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5 traditions, abandoned by The Gallows Hill

Church in Reszel Church in Reszel Creative Common BY-SA

A quiet and peaceful town in Warmia Province, just 6 km from the Marian Sanctuary in Swieta Lipka, remembers terrible things. It’s a place, where the chapter devoted to evil traditions was forever closed.

Most of us like to celebrate the holidays traditionally, treating this period as one of the very few moments in the year to meet with the whole family. Unfortunately, the tradition isn’t always connected with good things. In the past it was associated with an absolute punishment even for minor offences, like stealing bread.

It’s difficult to say which period was most abundant in the infamous "traditions" of harsh sentences and tortures. You can, however, say that in the forefront of this unusual black list are the Middle Ages, with burning stacks and forests of gallows, set along the roads or on the hills.

5 dark "traditions" of the Middle Ages

The worst things happened to those, who had been accused of heresy or witchcraft in the Middle Ages. Pretty enough was to point the finger at the woman, who was unlucky to be more beautiful than her jealous neighbor, to send her to unbelievable tortures. If she happened to survive dunking, also called the water test, she proved that she’s a witch, which was an equivalent to a death sentence. If she drowned during tortures - well, she was apparently innocent.

But very often there was no need to accuse anyone of witchcraft, kill him or make him admit to any crime assigned by the judge. Simple, innocent tickling with a feather was a cruel torture for many people. A walk in the shoes of penance (with spikes on the heels) was a struggle with fatigue and waiting until the victim was no longer able to walk on toes. Metal helmet put on the head of disobedient women was used rather to humiliate them than to cause them pain, but in the hands of an ingenious blacksmith, it could turn into a tool that could cause a lot of pain.

Not just a torture, but a cruel medieval sentence was being burned at the stake. According to some historical sources, the last stake was burnt not in Spain, which was home to the Holy Inquisition, but in Poland.

The last stake in Europe

This mysterious, shrouded in a sinister fame place is located in Warmia Province, in the town of Reszel. The Gallows Hill owes its name to the gallows, on which criminals were hanged in the past. This grim structure was visible from a distance, spreading the aura of evil and death over the hill. To this day, very few people get up the courage to visit this place at night.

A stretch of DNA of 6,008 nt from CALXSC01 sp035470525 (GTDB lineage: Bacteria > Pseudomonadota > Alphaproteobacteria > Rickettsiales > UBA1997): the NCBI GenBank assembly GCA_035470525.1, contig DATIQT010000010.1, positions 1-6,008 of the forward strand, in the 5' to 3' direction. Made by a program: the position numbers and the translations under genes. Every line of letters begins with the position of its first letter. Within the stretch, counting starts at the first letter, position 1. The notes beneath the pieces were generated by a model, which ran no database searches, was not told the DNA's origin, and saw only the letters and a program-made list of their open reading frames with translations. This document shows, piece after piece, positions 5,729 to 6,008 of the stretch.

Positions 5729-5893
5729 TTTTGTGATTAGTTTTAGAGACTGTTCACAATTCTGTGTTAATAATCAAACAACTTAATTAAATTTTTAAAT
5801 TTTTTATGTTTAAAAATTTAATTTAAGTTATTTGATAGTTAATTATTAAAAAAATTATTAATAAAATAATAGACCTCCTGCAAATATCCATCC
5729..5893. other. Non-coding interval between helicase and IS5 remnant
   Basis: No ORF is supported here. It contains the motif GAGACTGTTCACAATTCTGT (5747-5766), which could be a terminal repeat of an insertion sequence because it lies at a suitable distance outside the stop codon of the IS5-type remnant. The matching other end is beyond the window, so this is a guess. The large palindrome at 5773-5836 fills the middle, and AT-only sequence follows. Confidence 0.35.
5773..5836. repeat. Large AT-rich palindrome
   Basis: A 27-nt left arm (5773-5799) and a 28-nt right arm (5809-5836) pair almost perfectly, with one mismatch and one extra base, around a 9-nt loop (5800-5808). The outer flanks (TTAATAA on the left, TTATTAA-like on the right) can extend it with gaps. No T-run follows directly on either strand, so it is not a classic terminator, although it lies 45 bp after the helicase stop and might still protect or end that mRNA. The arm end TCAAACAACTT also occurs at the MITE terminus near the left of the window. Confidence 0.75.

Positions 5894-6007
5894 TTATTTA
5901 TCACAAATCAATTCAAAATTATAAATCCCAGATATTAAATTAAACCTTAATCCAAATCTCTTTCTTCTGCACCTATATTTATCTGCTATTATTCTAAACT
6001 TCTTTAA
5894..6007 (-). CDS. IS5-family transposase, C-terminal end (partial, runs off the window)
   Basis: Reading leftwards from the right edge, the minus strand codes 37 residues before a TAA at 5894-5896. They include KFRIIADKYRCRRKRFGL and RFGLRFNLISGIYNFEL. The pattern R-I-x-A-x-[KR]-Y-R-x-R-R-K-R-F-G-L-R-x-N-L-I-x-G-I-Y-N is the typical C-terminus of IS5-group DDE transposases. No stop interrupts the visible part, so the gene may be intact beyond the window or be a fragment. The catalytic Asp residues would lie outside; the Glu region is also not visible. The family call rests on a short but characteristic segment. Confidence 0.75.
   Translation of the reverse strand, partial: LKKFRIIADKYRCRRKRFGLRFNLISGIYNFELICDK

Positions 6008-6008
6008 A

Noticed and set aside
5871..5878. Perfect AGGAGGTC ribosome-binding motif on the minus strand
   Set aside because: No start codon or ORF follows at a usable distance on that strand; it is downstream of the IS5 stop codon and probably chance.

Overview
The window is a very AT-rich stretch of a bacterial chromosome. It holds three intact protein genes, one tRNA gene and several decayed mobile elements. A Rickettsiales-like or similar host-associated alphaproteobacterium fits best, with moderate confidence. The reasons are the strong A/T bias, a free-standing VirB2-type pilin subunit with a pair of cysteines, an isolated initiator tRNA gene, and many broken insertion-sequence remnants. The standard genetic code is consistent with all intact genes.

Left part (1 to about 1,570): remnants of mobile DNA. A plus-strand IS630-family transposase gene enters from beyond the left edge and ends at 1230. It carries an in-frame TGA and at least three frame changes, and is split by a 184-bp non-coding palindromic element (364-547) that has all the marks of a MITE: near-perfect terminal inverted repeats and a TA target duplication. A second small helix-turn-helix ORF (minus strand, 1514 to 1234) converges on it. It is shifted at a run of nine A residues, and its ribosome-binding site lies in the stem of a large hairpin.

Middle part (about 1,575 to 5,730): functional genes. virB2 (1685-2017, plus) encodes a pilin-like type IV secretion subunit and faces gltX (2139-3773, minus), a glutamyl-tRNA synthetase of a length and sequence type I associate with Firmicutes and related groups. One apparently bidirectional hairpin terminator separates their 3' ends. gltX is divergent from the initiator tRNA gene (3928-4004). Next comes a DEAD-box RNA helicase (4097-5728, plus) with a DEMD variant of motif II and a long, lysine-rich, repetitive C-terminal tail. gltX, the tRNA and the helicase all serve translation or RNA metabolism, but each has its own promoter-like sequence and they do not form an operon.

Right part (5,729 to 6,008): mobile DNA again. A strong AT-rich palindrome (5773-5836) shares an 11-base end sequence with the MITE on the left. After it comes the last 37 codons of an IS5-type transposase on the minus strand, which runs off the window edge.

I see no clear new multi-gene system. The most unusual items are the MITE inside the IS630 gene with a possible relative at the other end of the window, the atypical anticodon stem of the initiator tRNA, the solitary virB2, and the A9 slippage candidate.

Just outside the city gates we will see the cross. Apparently, it stands exactly in the place, where the last European witch was burnt in 1811. In fact, Barbara Zdunk, wasn’t a witch at all, but only an unfortunate woman in love, who couldn’t reconcile herself with the loss of her lover. When his house burnt, she became the main suspect – the outraged people didn‘t need any further evidence. People were angry, because along with the aforementioned house, nearly all the buildings in Reszel were destroyed in fire.

Barbara was accused of witchcraft and her case reached even to the King of Prussia. However, the sentence was upheld and woman was burnt at the stake. Apparently, she was mercifully strangled by the executioner before he hanged her. Over 200 years later, the authorities of Reszel have prepared the staging of this event. It aroused a great controversy, including the protests of the Plenipotentiary for Equal Treatment, who claimed that the show intensifies anti-woman stereotypes.

Reszel - the ambassador of Sanfter Tourismus

The city has forgotten about the evil traditions, and the only reminiscent of harsh medieval punishments is a stone part of the pillory next to the parish church of St. Peter and Paul. The bad energy is dissipated by two crosses standing near the places of executions. The Gallows Hill looks at the town in silence, recalling the ancient history.

Today Reszel is a quiet town, trying to forget about the gloomy past of the hill. It’s the first Polish city belonging to the Cittàslow network. It will appeal to the amateurs of the so-called mild tourism (Sanfter Tourismus), who visit the world in a slowly manner. They will like the pilgrimage trail to Swieta Lipka, with baroque chapels and rows of linden trees, as well as religious monuments and Gothic bridges. It’s worth to visit this place while on leave in Mragowo – it’s located only 27 kilometers from the pearl of the Mragowo Lakeland.

Translation: Karolina Strzałkowska

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